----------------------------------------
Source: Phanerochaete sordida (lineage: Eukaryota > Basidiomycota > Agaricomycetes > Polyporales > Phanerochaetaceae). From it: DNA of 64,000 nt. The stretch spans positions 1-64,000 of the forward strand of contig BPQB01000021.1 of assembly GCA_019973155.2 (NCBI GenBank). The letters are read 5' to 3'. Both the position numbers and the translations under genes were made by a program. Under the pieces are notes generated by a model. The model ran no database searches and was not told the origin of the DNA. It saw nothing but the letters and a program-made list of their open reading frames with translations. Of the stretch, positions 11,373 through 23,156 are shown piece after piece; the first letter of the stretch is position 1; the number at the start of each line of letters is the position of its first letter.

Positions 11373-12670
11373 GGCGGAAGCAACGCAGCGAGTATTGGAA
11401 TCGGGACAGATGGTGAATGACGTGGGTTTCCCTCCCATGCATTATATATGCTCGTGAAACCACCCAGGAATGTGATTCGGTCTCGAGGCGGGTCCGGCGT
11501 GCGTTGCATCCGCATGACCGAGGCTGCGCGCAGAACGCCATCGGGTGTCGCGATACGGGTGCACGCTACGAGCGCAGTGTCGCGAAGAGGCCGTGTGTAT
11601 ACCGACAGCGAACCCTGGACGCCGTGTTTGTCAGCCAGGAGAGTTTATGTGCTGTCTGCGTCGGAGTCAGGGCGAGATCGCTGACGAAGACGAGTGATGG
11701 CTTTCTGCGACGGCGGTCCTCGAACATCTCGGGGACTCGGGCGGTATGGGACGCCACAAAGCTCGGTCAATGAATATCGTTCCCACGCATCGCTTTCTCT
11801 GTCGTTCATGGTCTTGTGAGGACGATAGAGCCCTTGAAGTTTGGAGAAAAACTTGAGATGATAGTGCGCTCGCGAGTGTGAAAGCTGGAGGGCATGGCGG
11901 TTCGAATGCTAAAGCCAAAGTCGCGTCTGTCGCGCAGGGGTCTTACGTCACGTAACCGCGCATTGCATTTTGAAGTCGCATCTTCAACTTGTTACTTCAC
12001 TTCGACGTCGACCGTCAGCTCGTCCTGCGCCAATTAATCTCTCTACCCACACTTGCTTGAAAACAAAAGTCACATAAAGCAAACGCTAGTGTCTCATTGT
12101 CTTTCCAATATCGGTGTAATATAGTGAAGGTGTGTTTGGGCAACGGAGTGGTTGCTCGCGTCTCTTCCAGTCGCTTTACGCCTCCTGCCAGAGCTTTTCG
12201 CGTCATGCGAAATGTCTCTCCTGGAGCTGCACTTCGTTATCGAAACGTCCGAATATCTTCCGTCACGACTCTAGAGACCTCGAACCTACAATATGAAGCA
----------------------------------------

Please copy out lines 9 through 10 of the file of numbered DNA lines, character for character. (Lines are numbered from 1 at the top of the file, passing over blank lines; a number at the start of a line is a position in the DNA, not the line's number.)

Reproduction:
11901 TTCGAATGCTAAAGCCAAAGTCGCGTCTGTCGCGCAGGGGTCTTACGTCACGTAACCGCGCATTGCATTTTGAAGTCGCATCTTCAACTTGTTACTTCAC
12001 TTCGACGTCGACCGTCAGCTCGTCCTGCGCCAATTAATCTCTCTACCCACACTTGCTTGAAAACAAAAGTCACATAAAGCAAACGCTAGTGTCTCATTGT